Introduction and objectives: To investigate the clinical characteristics and treatment of acute coronary syndromes (ACS), and to determine the effects of an early invasive strategy (EIS) in non-ST-elevation ACS (NSTEACS) and of primary percutaneous coronary intervention (PCI) in ST-elevation ACS (STEACS).
Methods: Data were collected prospectively for 9 months during 2004-2005 from 50 hospitals, which were randomly selected according to the level of care provided. In addition, follow-up data on mortality and readmission for ACS were collected for 6 months. The adjusted effects of different reperfusion strategies were analyzed.
Results: After checking data quality, the analysis included data from 32 hospitals, which covered 7923 coronary events (4431 [56%] STEACS, 3034 [38%] NSTEACS and 458 [6%] unclassified ACS) in 7251 patients. Compared with previous studies, the use of primary PCI in STEACS had increased markedly (from 10.7% to 36.8% of patients undergoing reperfusion), as had the use of EIS in NSTEACS (from 11.1% to 19.6%). Overall in-hospital mortality was 5.7% (95% confidence interval [CI], 5.1%-6.2%); for STEACS it was 7.6% (95% CI, 6.7%-8.7%), for NSTEACS 3.9% (95% CI, 3.3%-4.6%), and for unclassified ACS 8.8% (95% CI, 6.2%-12.2%). In the population as a whole, there was no association between prognosis (i.e., 6-month mortality) and EIS in NSTEACS (hazard ratio [HR]=0.94; 95% CI, 0.66-1.3) or between prognosis and primary PCI in STEACS (HR=1; 95% CI, 0.7-1.5). Findings for mortality and rehospitalization for ACS at 6 months were similar.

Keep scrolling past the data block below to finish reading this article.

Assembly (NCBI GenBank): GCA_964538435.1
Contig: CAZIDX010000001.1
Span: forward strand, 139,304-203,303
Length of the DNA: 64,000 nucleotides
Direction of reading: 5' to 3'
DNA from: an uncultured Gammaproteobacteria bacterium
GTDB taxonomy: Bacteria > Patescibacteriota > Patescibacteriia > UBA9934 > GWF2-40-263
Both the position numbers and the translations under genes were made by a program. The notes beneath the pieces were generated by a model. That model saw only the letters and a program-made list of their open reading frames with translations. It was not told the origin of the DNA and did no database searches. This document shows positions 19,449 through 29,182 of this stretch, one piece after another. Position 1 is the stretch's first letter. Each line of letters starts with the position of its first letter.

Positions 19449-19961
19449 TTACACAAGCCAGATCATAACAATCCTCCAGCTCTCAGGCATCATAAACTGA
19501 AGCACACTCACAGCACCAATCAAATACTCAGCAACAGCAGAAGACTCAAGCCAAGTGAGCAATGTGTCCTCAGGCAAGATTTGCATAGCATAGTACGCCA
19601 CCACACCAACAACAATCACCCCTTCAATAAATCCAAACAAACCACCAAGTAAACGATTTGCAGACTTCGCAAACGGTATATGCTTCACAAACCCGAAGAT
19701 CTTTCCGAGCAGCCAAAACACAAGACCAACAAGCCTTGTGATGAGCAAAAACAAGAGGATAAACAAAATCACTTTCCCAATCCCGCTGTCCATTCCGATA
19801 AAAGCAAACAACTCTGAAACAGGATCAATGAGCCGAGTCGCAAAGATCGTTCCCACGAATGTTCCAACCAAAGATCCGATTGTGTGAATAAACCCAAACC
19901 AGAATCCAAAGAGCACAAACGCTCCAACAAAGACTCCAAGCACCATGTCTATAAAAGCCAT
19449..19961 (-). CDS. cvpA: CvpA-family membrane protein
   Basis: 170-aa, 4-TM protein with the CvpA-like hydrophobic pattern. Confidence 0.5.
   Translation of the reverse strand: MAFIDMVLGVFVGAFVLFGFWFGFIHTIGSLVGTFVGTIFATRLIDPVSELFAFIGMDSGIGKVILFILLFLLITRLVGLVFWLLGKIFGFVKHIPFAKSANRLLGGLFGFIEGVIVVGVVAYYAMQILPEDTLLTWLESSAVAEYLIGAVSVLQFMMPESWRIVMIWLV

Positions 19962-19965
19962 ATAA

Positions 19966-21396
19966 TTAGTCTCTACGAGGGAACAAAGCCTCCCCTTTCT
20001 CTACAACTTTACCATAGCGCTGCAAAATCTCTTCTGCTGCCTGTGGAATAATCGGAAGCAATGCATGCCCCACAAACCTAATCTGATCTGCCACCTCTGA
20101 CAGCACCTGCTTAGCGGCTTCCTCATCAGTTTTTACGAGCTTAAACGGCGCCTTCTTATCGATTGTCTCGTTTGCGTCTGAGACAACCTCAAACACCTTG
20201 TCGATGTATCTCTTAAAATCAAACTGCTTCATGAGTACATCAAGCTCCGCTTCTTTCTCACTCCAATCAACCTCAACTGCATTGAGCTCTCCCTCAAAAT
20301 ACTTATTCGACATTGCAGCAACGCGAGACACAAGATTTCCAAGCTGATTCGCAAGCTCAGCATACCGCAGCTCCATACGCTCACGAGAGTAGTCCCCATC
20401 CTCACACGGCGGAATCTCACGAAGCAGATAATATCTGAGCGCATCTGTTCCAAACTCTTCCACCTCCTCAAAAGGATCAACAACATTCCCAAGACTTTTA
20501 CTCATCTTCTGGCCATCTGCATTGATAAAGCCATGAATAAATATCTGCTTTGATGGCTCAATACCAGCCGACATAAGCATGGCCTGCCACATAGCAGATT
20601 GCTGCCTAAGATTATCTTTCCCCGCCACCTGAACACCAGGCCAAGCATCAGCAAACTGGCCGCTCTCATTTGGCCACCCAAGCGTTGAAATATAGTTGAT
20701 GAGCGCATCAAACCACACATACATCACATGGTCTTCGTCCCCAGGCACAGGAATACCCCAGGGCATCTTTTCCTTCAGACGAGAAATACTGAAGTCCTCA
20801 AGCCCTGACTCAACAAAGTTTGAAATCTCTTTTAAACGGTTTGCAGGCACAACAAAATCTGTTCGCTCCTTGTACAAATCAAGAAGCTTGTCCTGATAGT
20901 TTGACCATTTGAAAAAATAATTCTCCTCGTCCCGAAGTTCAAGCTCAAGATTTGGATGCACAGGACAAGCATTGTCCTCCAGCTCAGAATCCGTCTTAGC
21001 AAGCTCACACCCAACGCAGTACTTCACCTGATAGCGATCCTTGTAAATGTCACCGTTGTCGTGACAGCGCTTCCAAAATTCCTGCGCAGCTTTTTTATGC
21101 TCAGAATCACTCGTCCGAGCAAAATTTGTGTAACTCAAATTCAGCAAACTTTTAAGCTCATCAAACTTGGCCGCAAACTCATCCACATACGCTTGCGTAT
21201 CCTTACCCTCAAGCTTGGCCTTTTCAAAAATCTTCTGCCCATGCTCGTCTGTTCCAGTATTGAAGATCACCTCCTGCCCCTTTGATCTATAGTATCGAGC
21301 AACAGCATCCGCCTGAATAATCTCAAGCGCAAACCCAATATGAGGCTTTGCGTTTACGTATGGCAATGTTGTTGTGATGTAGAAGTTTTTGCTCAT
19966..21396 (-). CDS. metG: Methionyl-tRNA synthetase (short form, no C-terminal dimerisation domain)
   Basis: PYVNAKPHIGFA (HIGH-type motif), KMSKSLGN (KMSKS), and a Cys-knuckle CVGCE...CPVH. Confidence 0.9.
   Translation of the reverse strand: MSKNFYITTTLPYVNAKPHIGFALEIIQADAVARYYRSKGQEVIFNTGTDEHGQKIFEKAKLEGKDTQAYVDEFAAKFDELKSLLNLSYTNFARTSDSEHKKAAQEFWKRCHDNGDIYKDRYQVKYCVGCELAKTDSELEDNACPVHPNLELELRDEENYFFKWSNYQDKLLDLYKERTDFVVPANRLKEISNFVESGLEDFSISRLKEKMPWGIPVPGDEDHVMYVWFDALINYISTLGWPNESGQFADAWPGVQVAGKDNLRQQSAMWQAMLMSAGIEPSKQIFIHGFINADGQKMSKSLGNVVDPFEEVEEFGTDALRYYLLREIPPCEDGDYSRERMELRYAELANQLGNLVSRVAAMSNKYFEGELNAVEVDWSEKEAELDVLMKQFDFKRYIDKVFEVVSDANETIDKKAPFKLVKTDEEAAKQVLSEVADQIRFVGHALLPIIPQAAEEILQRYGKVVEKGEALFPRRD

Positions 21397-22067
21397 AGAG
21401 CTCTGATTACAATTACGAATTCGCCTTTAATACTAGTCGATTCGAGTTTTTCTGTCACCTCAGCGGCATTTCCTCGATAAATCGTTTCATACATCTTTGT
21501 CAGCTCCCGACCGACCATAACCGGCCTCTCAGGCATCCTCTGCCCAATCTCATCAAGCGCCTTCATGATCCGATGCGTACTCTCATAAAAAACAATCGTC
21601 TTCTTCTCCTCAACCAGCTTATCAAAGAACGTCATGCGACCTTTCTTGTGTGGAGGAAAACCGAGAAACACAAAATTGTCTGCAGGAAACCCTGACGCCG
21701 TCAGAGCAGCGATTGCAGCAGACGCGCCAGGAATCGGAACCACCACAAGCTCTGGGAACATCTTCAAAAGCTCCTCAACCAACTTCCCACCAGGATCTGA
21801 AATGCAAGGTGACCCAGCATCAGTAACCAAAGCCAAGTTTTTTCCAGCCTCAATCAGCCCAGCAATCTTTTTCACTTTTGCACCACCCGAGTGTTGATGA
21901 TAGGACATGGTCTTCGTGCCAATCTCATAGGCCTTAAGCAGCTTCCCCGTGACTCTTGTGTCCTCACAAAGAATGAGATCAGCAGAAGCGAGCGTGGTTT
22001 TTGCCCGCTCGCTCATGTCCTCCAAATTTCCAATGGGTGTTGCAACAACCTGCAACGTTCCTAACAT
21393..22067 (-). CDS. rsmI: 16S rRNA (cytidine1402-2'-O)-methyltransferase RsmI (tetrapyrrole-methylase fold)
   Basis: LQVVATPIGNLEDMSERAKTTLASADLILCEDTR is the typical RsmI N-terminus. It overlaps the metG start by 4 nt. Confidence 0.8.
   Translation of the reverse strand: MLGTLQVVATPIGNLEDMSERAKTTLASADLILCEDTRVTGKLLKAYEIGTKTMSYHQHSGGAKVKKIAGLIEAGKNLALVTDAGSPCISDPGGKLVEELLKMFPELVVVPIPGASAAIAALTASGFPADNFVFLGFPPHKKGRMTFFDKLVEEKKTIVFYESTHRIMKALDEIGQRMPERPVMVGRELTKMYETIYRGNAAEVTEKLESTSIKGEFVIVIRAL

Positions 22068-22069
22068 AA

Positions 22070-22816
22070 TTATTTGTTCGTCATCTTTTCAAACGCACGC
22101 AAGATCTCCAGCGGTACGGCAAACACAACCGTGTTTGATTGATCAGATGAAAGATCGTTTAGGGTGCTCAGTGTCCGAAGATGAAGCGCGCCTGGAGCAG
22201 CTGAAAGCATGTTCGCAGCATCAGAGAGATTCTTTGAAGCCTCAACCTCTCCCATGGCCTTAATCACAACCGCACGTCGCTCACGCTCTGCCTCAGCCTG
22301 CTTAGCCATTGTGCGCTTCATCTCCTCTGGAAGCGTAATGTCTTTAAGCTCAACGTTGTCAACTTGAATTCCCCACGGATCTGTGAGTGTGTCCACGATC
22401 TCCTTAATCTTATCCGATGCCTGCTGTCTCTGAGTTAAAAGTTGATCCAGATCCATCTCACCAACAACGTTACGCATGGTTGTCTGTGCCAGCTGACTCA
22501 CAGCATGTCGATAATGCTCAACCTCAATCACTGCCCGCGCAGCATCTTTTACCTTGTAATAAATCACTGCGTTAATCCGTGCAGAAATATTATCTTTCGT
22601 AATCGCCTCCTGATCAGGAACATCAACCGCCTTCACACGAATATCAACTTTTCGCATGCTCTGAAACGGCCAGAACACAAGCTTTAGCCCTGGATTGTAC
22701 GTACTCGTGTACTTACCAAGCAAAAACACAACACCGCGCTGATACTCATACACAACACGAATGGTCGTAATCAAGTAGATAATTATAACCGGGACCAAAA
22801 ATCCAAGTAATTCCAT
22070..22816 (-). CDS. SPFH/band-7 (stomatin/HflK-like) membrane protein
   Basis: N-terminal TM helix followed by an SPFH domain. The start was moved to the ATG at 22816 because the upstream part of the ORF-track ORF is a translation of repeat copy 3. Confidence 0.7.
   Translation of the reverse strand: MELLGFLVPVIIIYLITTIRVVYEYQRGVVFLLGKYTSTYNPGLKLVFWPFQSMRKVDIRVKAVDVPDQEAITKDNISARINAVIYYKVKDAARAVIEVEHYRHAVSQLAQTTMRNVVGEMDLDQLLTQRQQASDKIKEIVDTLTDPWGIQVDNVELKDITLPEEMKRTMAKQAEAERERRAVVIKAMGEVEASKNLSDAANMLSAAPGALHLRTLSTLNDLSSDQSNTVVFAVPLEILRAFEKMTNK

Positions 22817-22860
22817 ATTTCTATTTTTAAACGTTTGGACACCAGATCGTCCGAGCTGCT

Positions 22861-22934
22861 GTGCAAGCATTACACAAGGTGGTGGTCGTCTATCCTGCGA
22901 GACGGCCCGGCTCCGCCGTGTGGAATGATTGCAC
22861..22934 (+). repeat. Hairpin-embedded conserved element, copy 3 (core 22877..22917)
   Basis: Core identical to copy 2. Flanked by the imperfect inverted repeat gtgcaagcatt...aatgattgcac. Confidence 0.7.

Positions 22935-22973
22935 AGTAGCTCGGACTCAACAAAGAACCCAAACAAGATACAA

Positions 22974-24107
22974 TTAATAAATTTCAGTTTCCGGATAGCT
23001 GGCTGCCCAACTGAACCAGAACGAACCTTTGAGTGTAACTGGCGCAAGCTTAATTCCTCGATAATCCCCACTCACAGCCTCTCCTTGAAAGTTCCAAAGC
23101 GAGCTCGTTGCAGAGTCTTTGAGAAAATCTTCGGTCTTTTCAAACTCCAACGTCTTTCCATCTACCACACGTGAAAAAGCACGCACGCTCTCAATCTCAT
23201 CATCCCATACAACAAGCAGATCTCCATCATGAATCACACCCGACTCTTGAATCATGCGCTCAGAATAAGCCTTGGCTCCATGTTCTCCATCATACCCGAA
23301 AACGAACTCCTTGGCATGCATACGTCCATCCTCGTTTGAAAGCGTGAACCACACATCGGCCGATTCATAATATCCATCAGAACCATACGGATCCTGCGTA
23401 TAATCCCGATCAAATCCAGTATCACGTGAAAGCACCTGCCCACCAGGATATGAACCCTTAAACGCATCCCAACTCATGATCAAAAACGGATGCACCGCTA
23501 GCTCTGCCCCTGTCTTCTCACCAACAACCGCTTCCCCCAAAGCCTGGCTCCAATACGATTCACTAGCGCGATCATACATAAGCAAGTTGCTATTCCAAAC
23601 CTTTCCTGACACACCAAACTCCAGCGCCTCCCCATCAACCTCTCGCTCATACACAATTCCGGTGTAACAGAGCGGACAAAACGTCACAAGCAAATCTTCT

Conclusions: Data for 2004-2005 demonstrated a marked increase in the use of invasive procedures. However, the procedures employed were poorly matched to the patients' baseline risk.